St. Rose of Lima, pray for the diocese and the Marian Sisters, that they may be people of dedication to prayer and to selfless service to those in need.

“Apart from the Cross,

there is no other ladder by which we may get to heaven.”

— St. Rose of Lima

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“He Leads, I Follow”

Wednesday, December 11th, 2013
Bishop Kevin Rhoades and Sisters Praying at the Casket of Mother Theresia

Bishop Kevin Rhoades and Sisters Praying at the Casket of Mother Theresia

One of the most moving events during the beatification ceremonies of Blessed Maria Theresia Bonzel was the translation of her body from the Motherhouse in Olpe to a new adoration chapel in the Church of St. Martin in the same town.

I do not know if this is a normal occurrence during a beatification (I think it is) but it signifies something important. The beatified goes from “belonging” to a precious few to becoming a member of the worldwide family of God. I would imagine that the congregation feels like they are losing a little something of their own while gaining something of universal eternal value: the witness of their beatified son or daughter uplifted for the benefit of all.

Mother Maria Theresia is the foundress of the Sisters of St. Francis of Perpetual Adoration. They serve in Germany, the U.S., Brazil and the Philippines. In America, they have a thriving Province in Mishawaka, Indiana. These sisters sponsor the Sisters of St. Francis Health Services, a healthcare system which upholds the moral values and teachings of the Catholic Church (how refreshing!). They also serve in schools and colleges.

Within dioceses, they care for poor, sick, elderly, and incarcerated in imitation of the preferential option for the poor as practiced by St. Francis of Assisi and Mother Theresia.

Their most important “apostolate” is Perpetual Adoration in front of the Blessed Sacrament. What innumerable graces flowed down during adoration, Mother Theresia believed!

If you want more information about the Sisters, please visit their website. There is also a Come & See weekend for young adult woman, January 2-5, 2014.

Mother Theresia’s motto was: “He Leads, I Follow.”




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The Miraculous Medal is Miraculous!

Wednesday, November 27th, 2013
Grave of Alphonse

Grave of Alphonse

Today is the Feast of the Miraculous Medal and tomorrow we celebrate the Feast Day of St. Catherine Laboure who propagated the devotion. It testifies to the power of the Miraculous Medal that an “inanimate” object gets its own feast day!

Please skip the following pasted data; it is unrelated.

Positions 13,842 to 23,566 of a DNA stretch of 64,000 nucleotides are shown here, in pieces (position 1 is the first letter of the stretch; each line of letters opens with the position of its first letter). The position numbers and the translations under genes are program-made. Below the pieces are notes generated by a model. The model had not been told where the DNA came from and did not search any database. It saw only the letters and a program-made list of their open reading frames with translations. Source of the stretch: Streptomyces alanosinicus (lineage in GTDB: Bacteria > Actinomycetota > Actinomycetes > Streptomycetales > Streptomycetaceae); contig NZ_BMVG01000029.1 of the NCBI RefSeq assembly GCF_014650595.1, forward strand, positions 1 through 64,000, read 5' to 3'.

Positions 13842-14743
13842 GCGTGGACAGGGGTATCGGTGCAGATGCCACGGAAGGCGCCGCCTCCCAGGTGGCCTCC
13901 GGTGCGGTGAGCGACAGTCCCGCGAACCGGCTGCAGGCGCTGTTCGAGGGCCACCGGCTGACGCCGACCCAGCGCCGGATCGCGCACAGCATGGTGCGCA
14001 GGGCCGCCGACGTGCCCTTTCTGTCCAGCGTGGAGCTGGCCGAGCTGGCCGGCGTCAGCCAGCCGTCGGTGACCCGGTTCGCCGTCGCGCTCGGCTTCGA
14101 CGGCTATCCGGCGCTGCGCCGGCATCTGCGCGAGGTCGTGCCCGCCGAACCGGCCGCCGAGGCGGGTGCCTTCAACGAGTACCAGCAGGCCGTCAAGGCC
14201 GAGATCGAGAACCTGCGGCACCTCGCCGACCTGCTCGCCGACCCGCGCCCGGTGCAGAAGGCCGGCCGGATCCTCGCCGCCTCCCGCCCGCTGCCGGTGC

One of the most famous converts due to Our Lady’s intercession via the Miraculous Medal is Alphonse Ratisbonne (1814-1884). While I was living in Jerusalem at Ecce Homo Convent (run by the Sisters of Sion) on a sabbatical from my computer job, I visited the Sisters of Sion’s convent in Ein Karim. While wandering through their incredible garden of Eden of fruits and foliage, I stumbled across Alponses’ grave in a remote corner of the garden. How did his remains get there? I was so driven to find out that I ended up writing a book called “A Spiritual Pilgrimage to France.”

Anyway, Alphonse, a Jewish non-believer, was dared by a friend while visiting Rome to wear a Miraculous Medal and to pray the Memorarae twice a day. He did so and while in the Basilica of Sant’Andrea delle Fratte had a vision of the Blessed Mother and was instantly converted. His brother Theodore, a Catholic convert and priest, had the joy of announcing in the Basilica of Notre Dame des Victoires in Paris that his brother had become “a fully believing Catholic.” This is the same Church that filled St. Therese of Lisieux with delight as she made her journey to Rome before her entrance into Carmel. Sant’Andrea delle Fratte is also the Church where St. Maximilian Kolbe celebrated his first Mass, at the very altar where Alphonse experienced his vision. We at the IRL are privileged to be housed at Marytown, the National Shrine of St. Maximilian, a great proponent of the Miraculous Medal. Life is full of twists and turns and coincidences.

Ecce Homo Covent Chapel

Ecce Homo Covent Chapel

To wind things back up, Alphonse after his conversion became a Catholic priest and with his brother Theodore co-founded the Congregation of Our Lady of Sion and came to the Holy Land to bring the Good News to the Jewish people. He built Ecce Homo convent on the Via Dolorosa, run by the Sisters of Sion, which today is a pilgrim house and hosts a biblical studies program. I was there as a volunteer for three months, an experience I highly recommend.

Alphonse died in Ein Karim and was buried inside the walls of the Sisters of Sion’s convent. His room at Ecce Homo is left as it was when he was alive. Maybe if you ask the sisters, you can have a private viewing.

God bless all who wear the Miraculous Medal with faith. May the Blessed Mother be their protectress and intercessor for all their needs, all through their lives.